Vaccine summit raises $8.8 billion for child vaccine programs
The Global Vaccine Summit, hosted virtually this week by the government of the United Kingdom, raised $8.8 billion in funding for programs to vaccinate 300 million children by 2025, according to Gavi, the Vaccine Alliance.
Funding from 32 donor countries and 12 foundations, corporations and organizations was pledged to Gavi.
“Thanks to vaccines, hundreds of millions of deaths have been prevented,” WHO Director-General Tedros Adhanom Ghebreyesus, PhD, MSc, said in a statement. “Polio has been pushed to the brink of eradication, and just in the past few years new vaccines have become available for Ebola and malaria. But vaccines only realize their true power when they are deployed to protect the poorest and most vulnerable.”
At least 80 million young children are at risk for missing routine vaccinations because of the COVID-19 pandemic, data collected by WHO, UNICEF and Gavi showed. Experts also have worried that the United States’ planned withdrawal from WHO would put even more children at risk.
The summit also raised $567 million for a new initiative to provide access to vaccinations for SARS-CoV-2 infection in low- and middle-income countries.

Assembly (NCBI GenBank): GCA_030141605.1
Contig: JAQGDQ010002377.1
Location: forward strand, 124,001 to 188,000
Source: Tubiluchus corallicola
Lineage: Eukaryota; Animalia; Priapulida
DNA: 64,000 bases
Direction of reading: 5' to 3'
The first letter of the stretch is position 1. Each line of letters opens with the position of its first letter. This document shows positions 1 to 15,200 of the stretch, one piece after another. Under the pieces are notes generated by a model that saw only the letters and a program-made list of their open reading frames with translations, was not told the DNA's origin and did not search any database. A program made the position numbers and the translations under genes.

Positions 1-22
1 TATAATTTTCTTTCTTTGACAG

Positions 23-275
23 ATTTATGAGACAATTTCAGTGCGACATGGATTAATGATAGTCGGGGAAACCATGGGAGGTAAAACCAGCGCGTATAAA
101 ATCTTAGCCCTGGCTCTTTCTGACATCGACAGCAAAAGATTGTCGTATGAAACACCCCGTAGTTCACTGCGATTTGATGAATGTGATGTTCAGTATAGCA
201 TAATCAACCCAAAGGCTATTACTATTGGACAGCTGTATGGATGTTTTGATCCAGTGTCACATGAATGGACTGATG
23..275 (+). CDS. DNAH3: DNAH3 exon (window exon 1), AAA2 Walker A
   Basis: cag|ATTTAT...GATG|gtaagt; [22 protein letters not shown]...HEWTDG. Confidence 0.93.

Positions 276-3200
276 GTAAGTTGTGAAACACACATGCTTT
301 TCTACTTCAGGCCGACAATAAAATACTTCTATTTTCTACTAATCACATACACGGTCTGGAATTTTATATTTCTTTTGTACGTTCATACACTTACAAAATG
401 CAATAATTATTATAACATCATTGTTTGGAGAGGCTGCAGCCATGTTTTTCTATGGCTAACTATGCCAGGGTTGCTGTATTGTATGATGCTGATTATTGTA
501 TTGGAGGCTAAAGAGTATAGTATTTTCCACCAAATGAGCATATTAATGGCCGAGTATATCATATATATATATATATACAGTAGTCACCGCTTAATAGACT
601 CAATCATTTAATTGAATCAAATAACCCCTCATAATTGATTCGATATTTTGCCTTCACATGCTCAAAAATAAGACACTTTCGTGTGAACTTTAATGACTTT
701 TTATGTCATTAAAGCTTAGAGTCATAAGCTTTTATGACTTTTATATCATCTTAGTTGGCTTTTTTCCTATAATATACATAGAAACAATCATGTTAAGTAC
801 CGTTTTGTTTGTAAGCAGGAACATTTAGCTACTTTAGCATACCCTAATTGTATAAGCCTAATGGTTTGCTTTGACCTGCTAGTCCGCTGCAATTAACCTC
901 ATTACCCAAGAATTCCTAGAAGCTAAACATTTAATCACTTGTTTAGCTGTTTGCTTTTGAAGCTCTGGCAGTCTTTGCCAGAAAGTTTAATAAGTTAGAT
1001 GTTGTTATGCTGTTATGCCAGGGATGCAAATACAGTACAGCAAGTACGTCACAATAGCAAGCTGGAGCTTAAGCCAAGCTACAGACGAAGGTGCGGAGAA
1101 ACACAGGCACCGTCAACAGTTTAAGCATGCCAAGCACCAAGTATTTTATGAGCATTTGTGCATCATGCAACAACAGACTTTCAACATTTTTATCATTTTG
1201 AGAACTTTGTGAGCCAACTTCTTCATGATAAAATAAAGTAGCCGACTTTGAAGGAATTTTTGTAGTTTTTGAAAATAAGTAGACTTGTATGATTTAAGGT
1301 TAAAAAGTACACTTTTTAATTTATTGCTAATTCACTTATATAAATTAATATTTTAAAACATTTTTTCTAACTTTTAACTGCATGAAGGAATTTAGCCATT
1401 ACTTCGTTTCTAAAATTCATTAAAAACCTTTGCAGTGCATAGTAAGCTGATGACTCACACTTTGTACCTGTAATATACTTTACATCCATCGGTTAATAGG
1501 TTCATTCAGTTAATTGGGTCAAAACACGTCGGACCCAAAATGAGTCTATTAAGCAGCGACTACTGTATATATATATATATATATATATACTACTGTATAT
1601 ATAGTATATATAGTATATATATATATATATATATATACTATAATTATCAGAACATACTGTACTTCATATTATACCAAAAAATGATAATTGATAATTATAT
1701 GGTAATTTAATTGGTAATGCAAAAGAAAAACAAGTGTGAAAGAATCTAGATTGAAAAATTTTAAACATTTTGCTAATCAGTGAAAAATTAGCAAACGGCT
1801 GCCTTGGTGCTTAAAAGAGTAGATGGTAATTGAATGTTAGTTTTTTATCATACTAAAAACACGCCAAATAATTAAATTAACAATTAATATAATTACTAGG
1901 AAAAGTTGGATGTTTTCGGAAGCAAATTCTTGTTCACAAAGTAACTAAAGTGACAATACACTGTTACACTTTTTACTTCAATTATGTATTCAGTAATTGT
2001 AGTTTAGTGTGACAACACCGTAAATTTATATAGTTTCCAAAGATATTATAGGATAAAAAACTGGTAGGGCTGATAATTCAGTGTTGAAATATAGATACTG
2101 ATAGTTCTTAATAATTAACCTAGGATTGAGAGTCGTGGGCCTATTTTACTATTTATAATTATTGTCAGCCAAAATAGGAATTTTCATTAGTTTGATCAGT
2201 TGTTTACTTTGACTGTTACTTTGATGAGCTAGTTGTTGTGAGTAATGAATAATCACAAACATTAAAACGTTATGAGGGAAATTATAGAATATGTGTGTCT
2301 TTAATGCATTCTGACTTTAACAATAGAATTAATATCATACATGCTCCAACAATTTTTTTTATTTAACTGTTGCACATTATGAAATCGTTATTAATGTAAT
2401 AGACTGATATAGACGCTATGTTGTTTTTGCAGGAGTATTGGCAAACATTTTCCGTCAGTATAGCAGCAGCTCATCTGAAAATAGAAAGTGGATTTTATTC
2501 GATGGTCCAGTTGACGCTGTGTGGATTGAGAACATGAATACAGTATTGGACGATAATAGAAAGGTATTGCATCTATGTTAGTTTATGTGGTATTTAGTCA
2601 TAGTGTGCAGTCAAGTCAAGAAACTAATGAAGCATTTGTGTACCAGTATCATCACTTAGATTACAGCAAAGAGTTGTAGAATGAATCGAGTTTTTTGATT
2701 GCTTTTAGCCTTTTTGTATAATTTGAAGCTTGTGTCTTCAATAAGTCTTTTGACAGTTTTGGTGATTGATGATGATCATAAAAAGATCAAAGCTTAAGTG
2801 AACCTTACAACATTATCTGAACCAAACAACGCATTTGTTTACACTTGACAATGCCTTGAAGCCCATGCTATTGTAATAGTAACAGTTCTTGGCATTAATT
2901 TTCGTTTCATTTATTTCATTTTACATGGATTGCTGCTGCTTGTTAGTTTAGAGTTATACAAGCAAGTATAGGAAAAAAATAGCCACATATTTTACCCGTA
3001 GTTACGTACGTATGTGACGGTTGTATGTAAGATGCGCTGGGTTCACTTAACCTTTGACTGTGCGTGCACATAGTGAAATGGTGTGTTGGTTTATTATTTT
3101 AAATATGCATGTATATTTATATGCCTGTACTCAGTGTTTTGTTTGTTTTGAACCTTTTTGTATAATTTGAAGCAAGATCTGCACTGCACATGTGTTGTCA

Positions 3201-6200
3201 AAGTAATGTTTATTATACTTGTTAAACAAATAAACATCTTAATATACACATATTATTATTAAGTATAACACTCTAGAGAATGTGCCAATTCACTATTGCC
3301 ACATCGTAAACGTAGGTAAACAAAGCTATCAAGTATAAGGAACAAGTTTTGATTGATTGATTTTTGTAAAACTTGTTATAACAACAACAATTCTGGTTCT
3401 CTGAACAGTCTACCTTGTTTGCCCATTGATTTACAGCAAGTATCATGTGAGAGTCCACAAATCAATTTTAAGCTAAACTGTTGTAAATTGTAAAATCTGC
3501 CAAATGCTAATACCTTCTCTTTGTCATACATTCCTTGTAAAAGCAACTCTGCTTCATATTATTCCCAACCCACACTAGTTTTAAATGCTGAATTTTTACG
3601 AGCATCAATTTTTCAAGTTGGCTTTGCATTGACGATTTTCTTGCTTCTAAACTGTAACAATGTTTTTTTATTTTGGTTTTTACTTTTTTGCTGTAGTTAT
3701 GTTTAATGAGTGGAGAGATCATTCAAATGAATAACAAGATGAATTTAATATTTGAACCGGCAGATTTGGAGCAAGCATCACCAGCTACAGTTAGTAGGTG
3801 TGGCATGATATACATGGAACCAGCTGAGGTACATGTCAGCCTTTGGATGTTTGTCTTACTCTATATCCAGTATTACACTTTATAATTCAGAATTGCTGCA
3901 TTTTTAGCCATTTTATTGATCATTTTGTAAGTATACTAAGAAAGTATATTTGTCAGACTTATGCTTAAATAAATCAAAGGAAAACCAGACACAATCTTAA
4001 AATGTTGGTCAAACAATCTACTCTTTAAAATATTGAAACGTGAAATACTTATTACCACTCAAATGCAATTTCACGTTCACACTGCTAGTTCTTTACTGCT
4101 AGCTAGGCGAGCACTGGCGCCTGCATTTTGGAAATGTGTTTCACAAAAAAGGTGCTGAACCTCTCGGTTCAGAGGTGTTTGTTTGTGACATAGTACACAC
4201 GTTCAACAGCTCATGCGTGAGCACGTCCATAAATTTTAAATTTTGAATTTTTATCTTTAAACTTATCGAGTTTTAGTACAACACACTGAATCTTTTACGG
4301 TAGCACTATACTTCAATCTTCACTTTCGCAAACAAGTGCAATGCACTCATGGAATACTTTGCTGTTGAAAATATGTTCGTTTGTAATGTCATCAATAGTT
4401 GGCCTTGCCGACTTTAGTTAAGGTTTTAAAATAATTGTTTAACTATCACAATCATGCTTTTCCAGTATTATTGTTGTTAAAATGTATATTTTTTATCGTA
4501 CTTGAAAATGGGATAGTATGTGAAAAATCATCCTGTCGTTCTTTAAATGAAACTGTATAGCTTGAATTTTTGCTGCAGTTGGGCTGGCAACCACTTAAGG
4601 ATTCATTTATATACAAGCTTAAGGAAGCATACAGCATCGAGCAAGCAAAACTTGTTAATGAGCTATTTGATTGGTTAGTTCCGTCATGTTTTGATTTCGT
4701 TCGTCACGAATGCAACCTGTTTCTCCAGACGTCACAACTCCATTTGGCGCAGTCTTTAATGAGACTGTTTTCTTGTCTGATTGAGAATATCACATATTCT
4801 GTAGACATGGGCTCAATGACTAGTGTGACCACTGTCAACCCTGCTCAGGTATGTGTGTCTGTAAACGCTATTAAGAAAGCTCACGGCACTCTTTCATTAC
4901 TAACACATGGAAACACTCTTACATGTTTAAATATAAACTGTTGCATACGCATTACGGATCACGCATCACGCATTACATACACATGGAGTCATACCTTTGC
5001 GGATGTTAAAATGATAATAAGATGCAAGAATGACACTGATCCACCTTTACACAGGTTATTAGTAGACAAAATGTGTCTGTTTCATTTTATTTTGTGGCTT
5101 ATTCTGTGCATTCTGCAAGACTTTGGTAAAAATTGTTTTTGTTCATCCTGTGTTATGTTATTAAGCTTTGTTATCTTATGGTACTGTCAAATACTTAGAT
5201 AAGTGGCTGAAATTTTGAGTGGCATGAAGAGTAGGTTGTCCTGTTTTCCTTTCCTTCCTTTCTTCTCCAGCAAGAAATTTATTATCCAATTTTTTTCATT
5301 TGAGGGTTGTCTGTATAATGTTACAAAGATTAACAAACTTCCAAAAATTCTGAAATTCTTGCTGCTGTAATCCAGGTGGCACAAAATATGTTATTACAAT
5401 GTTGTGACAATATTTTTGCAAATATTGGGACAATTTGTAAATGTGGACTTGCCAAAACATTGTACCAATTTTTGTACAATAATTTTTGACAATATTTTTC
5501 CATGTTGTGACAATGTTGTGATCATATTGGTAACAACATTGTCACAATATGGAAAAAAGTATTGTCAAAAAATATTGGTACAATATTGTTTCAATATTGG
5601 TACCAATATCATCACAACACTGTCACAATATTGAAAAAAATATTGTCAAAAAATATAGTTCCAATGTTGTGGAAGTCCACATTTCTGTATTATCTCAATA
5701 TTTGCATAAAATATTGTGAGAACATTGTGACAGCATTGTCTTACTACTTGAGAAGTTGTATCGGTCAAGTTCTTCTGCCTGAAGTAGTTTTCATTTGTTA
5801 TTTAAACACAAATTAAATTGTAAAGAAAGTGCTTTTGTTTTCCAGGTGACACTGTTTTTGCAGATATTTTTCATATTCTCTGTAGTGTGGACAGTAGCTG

“The COVID-19 pandemic is unraveling many of the gains we have made, with vaccination campaigns for polio, cholera, measles, diphtheria and meningitis,” Tedros said.
The pledged donations exceeded the target of $7.4 billion. Gavi said it plans to use $3.6 billion toward the cost of purchasing vaccinations, which is more than double the amount that was used between 2016 and 2020. About $6 billion will be used to service immunization deliveries, although the COVID-19 epidemic could change that estimate.
The Global Vaccine Summit marked the 20th anniversary of when Gavi was founded.
“These pledges are not just an investment in the alliance of which we are a very proud partner; they are an advance on our shared vision of a healthier, safer and fairer world,” Tedros said. – by Ken Downey Jr.